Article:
Sign up ×
Mathematics Stack Exchange is a question and answer site for people studying math at any level and professionals in related fields. It's 100% free, no registration required.

I have read something about generalized geometries from Gualtieri's thesis. At section 2.3 he discussed spinors. Here I have the question: Suppose that $ x+\xi \in V \oplus V^* $ we can define a bilinear form on $ V \oplus V^* $ by $(x+ \xi , y+ \nu)=1/2( \xi (y)+ \nu (x))$ Consider the Clifford algebra generated by $V$ and the bilinear form defined as above. Question: if ${e_i}$ is an orthonormal basis for $V$ and ${e^i}$ is its dual, what is the Clifford multiplication $e_i.e^j$?

share|cite|improve this question
Er, wait, that should be $e_i.e^j+e^j.e_i=q(e_i+e^j)-q(e_i)-q(e^j)=e^j(e_i)-0(e_i)-e^j(0)=\delta^j_i.$ Which we also could anticipate by just saying that $e_i$ and $e_j$ are orthogonal for $i\neq j$ – ziggurism Jul 9 '12 at 23:55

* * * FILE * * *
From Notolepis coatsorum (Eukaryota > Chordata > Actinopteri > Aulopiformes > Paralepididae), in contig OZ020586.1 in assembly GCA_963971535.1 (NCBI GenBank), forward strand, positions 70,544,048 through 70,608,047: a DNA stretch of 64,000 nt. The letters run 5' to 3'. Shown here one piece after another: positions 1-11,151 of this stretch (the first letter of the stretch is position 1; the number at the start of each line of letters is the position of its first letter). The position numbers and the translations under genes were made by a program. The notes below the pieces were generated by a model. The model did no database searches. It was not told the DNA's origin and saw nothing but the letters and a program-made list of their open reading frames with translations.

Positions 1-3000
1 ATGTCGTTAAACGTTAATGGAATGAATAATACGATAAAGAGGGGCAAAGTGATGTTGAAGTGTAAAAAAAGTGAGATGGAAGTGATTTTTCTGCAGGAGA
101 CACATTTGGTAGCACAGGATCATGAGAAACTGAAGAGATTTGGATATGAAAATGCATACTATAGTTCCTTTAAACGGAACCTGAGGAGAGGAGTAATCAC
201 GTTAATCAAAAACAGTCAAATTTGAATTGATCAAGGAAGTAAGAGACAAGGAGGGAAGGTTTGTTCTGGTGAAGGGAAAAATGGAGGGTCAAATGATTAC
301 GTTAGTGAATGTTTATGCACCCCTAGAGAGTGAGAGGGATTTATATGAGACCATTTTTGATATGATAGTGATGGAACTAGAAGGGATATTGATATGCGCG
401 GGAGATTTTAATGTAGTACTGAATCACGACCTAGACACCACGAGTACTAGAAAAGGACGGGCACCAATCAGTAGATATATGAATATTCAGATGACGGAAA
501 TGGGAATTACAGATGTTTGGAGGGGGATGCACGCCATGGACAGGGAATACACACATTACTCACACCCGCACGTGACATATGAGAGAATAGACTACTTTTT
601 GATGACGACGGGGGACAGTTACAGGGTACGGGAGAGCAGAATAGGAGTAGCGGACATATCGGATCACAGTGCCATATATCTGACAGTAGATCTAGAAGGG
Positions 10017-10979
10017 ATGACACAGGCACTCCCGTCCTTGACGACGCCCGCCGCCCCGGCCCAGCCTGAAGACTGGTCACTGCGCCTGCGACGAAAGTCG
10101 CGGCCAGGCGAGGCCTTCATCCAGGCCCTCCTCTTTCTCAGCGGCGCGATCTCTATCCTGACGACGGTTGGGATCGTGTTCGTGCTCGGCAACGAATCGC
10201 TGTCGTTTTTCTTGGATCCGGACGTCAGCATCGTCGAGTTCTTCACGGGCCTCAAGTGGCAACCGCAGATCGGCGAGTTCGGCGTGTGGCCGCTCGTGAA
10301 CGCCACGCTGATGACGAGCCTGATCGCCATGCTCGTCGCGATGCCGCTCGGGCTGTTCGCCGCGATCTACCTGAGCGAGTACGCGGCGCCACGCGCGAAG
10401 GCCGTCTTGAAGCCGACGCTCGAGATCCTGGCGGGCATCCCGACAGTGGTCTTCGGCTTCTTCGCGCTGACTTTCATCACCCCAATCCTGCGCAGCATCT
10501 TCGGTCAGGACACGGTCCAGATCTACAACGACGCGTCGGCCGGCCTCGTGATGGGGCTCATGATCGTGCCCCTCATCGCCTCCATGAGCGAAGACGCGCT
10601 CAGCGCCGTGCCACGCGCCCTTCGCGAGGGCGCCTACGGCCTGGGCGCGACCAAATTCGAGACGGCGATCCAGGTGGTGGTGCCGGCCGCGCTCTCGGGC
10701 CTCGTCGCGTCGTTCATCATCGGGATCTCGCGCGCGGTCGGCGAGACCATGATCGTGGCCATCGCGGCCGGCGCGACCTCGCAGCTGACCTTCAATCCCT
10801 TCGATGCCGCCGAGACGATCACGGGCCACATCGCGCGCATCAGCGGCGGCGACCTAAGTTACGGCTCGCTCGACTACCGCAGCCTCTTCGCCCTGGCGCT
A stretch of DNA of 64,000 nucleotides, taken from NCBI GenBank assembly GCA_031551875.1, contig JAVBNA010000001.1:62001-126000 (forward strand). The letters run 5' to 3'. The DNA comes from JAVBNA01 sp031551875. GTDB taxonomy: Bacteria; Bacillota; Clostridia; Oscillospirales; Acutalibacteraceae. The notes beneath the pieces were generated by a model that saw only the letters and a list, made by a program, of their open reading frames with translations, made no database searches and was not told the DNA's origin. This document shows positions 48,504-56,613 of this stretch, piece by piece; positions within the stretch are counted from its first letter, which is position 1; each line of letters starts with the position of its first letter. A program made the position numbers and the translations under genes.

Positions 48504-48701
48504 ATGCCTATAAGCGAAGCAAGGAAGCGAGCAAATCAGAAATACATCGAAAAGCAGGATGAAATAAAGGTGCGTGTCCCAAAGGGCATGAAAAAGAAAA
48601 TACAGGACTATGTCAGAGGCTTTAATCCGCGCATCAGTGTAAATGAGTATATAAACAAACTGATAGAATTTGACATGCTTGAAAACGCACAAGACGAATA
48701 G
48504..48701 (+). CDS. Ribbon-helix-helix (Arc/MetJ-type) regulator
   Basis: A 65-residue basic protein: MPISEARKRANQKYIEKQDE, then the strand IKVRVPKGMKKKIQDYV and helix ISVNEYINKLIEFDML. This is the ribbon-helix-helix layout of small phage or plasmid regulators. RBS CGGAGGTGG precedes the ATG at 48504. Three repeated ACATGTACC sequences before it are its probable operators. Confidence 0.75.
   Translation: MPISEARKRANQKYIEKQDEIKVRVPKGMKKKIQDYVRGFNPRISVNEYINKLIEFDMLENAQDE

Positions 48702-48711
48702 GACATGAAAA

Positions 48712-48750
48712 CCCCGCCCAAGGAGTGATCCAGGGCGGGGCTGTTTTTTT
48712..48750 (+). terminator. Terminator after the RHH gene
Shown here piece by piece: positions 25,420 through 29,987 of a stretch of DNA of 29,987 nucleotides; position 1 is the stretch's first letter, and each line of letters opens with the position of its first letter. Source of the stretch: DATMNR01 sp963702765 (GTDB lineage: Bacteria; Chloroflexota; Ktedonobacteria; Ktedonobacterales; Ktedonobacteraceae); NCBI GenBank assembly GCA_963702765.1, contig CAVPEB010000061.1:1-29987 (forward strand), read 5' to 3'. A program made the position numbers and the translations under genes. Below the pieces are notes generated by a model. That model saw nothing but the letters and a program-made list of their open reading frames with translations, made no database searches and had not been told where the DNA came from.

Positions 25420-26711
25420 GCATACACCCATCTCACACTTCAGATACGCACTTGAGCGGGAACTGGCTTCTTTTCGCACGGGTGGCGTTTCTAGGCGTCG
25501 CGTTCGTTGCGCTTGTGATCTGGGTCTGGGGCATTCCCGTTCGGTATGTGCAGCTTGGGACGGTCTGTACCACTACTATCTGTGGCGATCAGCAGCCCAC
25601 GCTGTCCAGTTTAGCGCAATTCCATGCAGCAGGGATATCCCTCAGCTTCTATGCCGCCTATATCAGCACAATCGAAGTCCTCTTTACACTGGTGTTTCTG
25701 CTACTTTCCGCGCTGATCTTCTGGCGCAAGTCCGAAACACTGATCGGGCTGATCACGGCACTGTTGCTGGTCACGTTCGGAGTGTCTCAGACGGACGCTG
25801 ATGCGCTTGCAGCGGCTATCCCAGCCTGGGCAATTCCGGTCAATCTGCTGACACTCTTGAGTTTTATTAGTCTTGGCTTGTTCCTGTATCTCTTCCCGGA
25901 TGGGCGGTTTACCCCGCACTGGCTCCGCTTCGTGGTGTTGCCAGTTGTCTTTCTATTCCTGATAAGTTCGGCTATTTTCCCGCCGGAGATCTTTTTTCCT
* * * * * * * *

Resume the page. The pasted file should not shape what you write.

Did you use the formula $u.v + v.u = 2g(u,v)$ for clifford multiplication? But for this formula I found $e_i.e^j=-e^j.e_i$ only. Do I miss some point? – muratguner Jul 10 '12 at 0:04
No, you didn't miss anything. So because these two vectors are independent, so is their Clifford product. And because they are orthogonal, they anticommute. – ziggurism Jul 12 '12 at 1:07

Your Answer


By posting your answer, you agree to the privacy policy and terms of service.

Browse other questions tagged or ask your own question.